The mobile communications duopoly of Globe and Smart has been offering several types of mobile data buckets for prepaid users. Some of these offers cost about US$1 for 2GB of data for 3 days. Other offers include unlimited social media use for more than 3 days for about the same cost. As a result, prepaid users have even more access to social media accounts that are well within their budget.
Filipinos love influencers—content creators on social media who have hundreds of thousands to millions of followers, and who, as their collective noun implies, can tip the needle towards a certain perspective.
Just about every social media platform has several dozen Filipino influencers followed by millions of Filipino fans. And almost no topic is without an influencer, that is why many brands are tapping into these influencers for a serious marketing boost.
There was a boost in influencer utility in the pandemic when Filipinos were stuck at home due to lockdowns to prevent COVID-19 from spreading. That being said, it helped drive users to follow a certain trend based on what their influencer “idols” would do or say.
A report by marketing and advertising research firm The Huddle Room showed that about 90 percent of all social media posts by influencers during the pandemic were “unbranded,” meaning they were not paid to post. The majority of these unbranded posts were related to the personal experiences shaped by the pandemic. That enabled more of their followers to relate to the ongoing events.
Many brands started taking notice and have since changed their marketing strategies to incorporate influencers as part of their unbranded marketing strategies — that is, having a third-party content provider talk about their products and services.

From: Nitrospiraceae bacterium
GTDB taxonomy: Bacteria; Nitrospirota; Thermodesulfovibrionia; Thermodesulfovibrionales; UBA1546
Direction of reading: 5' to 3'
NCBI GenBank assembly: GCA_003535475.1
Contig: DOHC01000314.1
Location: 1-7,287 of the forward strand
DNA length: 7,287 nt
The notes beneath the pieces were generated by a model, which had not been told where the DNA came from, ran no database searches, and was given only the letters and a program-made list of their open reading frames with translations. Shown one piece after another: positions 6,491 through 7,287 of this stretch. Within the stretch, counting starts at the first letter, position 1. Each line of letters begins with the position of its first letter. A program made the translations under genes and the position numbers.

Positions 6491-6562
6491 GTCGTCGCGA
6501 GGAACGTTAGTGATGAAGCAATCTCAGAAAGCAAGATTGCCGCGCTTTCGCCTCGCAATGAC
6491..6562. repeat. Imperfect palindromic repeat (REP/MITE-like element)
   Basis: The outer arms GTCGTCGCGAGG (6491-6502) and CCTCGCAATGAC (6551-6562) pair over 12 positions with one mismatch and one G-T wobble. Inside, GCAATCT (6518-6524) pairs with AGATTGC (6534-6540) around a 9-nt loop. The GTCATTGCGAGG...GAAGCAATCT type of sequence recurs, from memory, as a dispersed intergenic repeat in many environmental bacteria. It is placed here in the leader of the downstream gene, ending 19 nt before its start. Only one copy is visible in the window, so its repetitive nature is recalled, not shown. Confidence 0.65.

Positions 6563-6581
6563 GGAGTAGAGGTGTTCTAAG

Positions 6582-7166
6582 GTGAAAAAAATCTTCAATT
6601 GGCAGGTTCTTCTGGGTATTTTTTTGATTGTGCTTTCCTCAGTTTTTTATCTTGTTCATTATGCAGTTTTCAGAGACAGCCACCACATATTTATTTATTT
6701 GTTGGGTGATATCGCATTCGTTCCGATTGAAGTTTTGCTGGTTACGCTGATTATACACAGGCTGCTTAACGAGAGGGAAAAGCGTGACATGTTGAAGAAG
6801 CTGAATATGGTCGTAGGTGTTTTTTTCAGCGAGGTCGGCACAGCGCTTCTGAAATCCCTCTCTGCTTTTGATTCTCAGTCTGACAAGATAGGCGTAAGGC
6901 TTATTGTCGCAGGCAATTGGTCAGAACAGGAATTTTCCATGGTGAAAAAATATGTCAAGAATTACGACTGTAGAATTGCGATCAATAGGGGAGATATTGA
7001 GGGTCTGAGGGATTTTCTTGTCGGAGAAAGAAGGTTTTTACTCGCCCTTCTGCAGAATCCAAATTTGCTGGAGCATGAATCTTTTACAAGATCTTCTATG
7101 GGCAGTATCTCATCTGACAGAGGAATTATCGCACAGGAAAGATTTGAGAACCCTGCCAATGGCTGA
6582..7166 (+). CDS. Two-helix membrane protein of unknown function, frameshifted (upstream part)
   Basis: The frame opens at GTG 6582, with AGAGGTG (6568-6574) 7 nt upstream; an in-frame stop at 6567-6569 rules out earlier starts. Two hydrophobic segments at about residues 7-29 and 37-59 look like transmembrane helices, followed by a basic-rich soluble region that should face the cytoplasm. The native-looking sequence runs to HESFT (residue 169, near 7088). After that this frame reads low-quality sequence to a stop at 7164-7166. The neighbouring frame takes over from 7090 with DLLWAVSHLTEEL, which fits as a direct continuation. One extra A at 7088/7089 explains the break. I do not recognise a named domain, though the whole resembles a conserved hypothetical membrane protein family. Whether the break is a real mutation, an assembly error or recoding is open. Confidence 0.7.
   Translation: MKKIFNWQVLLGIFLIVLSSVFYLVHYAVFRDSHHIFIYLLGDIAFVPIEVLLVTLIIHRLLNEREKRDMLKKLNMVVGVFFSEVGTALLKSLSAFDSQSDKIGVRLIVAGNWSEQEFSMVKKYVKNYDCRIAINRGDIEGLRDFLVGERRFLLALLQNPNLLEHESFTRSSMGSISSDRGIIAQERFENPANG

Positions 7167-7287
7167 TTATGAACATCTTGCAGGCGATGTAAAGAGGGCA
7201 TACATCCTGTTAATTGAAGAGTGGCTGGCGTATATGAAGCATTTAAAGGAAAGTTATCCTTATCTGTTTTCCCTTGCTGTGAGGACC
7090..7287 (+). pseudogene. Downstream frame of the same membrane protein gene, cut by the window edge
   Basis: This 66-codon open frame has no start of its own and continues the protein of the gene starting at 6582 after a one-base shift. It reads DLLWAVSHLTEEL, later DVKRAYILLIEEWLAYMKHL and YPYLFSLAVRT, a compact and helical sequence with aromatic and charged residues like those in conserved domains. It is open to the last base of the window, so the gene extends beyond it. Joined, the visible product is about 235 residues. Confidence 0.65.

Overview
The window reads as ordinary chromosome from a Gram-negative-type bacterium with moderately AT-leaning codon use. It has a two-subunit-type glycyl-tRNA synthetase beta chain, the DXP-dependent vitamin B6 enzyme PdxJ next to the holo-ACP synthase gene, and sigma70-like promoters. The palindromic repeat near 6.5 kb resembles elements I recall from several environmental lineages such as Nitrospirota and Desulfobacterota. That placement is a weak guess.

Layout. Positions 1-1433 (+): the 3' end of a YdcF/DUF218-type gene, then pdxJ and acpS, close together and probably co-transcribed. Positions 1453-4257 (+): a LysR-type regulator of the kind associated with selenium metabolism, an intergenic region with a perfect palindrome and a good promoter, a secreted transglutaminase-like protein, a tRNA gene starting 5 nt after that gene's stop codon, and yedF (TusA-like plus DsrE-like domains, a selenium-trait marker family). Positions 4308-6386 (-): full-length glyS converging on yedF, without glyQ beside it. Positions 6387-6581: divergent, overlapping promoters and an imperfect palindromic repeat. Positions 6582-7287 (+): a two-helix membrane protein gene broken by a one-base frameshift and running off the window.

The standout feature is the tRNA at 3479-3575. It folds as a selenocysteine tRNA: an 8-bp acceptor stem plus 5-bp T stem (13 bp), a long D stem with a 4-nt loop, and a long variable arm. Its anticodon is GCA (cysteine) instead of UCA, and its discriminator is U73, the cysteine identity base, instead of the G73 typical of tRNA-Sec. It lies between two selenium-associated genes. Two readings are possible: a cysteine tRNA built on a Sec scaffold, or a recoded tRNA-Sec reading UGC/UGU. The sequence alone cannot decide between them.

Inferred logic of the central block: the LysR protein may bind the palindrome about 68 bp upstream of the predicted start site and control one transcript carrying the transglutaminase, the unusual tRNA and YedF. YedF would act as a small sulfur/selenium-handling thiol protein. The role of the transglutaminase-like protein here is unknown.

Love for red tag sales
Filipinos have a penchant for trying to wait for red tag sales at malls or groceries in the hopes of saving more. While they do get to buy more in terms of items, however, they spend more in cash during sales. Regardless, this technique of coming up with payday sales or anniversary sales has worked well in the traditional retail business, especially in malls.
The same tactic is being applied by online sellers in the Philippines. E-commerce platforms such as Lazada, Shopee, and Zalora have all done red tag sales either monthly or even twice a month. This has generated a lot of spending from online users, some of which could amount to tens of thousands of pesos.
Aside from the regular “reduced price” offers, some of these sales include free shipping, cashback, and even buy-one-take-one offers. Some cost-saving sales are also initiated by the merchants within these e-commerce platforms. Merchants can offer free items for a minimum single purchase within their items, while some offer free deliveries as well.
Social media plays a role in driving traffic towards red tag sales, both on traditional retail and online platforms. Brands and retail shops market on social media platforms primarily to drive buyers to their stores.
It comes as no surprise that Filipinos will be driven or will be influenced by what they see on social media. Marketers and retailers, both online and offline, know this and will continue to tap into this behavior.
These habits do change over time and so those involved in e-commerce have to be in constant communication with their target audience to find out what makes them buy the way they do. Not being able to read market sentiments on social media fast enough to make proper adjustments to their strategies when selling online can make or break a company’s selling performance.
The good thing is that all these can be done comfortably at home or work, without having to leave the desk. They can do this by coming up with surveys to get more buyer insights, or even scanning through their competitors’ channels. Doing so not only keeps a business competitive but also provides better service to the target audience, which can affect the brand’s reputation on social media.